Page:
We have mentioned in earlier posts that placing an interlocking or paver pavement is labor intensive. The preparation is similar to placing a flexible pavement. The subgrade has to be graded and compacted. An aggregate layer placed and compacted. The difference is an added 1-inch sand layer. Typically, pavers are hand-placed. There are two techniques to reduce the intensive labor effort. The RoadPrinter (shown in the top photograph) allows laborers to stand while stacking pavers into a herringbone pattern. Note the pre-installed edging. This edge constrains the new pavers. This equipment is used in Europe.
The other installation option uses a small boom with a clamping mechanism to grab pavers off a pallet. This is more common in the United States. Note that the paver pattern must be hand-set on the pallets. It appears the pattern has to be relatively simple – running course or basketweave, to use the clamps.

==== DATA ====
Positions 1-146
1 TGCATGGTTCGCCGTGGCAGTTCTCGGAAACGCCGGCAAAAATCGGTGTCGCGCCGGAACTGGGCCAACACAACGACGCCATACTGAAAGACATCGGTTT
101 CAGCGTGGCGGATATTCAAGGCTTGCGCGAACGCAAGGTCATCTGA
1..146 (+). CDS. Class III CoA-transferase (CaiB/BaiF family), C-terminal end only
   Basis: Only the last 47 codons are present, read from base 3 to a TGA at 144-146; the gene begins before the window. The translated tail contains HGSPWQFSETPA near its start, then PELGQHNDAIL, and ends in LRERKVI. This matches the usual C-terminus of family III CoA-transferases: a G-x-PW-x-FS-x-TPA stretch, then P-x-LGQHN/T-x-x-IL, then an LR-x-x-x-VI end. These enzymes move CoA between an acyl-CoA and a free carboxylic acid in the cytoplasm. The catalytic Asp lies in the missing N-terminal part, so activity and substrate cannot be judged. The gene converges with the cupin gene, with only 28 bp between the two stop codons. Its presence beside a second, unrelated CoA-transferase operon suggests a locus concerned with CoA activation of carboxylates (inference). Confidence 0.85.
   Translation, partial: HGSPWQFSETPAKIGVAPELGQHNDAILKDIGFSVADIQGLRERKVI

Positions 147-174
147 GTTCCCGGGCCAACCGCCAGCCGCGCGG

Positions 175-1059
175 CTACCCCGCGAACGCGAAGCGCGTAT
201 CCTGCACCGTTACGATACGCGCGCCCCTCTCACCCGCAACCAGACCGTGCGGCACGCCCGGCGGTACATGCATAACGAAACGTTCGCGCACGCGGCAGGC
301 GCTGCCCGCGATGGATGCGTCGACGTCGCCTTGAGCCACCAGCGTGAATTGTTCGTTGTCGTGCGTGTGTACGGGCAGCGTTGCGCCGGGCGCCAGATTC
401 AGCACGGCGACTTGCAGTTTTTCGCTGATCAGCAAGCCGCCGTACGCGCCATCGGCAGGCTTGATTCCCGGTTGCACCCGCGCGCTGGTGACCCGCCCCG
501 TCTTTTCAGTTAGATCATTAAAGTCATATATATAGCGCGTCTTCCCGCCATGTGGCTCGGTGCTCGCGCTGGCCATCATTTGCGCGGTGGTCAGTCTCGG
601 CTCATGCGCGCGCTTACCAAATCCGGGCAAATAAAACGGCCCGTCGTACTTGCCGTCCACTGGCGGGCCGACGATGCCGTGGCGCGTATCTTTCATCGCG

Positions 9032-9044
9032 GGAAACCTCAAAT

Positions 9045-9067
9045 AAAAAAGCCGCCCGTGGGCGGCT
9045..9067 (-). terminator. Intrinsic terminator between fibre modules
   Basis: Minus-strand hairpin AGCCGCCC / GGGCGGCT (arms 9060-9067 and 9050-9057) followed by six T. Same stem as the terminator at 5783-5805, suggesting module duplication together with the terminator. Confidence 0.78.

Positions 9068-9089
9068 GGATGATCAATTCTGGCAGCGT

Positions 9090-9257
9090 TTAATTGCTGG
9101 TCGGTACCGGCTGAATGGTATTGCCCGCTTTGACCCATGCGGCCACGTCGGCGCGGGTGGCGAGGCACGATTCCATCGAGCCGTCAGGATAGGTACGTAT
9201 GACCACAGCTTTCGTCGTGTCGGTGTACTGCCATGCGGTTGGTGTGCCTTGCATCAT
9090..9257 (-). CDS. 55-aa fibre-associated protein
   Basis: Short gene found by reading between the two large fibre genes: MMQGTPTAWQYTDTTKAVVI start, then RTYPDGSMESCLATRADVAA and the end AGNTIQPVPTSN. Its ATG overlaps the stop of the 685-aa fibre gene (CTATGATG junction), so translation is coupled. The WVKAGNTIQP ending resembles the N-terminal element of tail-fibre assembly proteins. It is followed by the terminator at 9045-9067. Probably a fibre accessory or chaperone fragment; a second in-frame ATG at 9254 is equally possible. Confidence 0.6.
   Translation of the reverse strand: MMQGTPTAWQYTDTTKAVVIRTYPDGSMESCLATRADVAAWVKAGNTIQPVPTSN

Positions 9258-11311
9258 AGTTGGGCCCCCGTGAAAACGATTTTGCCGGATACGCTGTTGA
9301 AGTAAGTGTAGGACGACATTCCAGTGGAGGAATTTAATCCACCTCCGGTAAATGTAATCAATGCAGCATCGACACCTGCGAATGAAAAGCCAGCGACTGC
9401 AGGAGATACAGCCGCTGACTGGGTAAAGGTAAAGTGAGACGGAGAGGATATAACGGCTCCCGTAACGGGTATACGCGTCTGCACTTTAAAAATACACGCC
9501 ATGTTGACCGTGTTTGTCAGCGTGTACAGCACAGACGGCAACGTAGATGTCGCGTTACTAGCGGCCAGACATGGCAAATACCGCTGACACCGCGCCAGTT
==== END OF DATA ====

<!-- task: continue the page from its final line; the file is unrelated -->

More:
The key to a long-lasting paver surfaced pavement is installing a structure similar to a flexible (asphalt concrete) pavement. This means good drainage with a thick aggregate base course. Additionally, because of the small, individual segments, the pavers must be constrained by metal edging or PCC curbs.
Hint: Fill the space between pavers with a polymer-modified sand – basically powdered white glue and sand. Once the sand is spread over the pavers, a plate compactor is used to vibrate the polymer sand mix into the void space. The surface is lightly swept then wetted down to activate the white glue. This will lock the pavers into place and will slow traffic deformation and the eventual weeds from popping up.
Top Photograph from roadprinter.ni
Bottom Photograph from “Keeping up with the clamp” by Tom Hatlen, Hardscapemagazine.com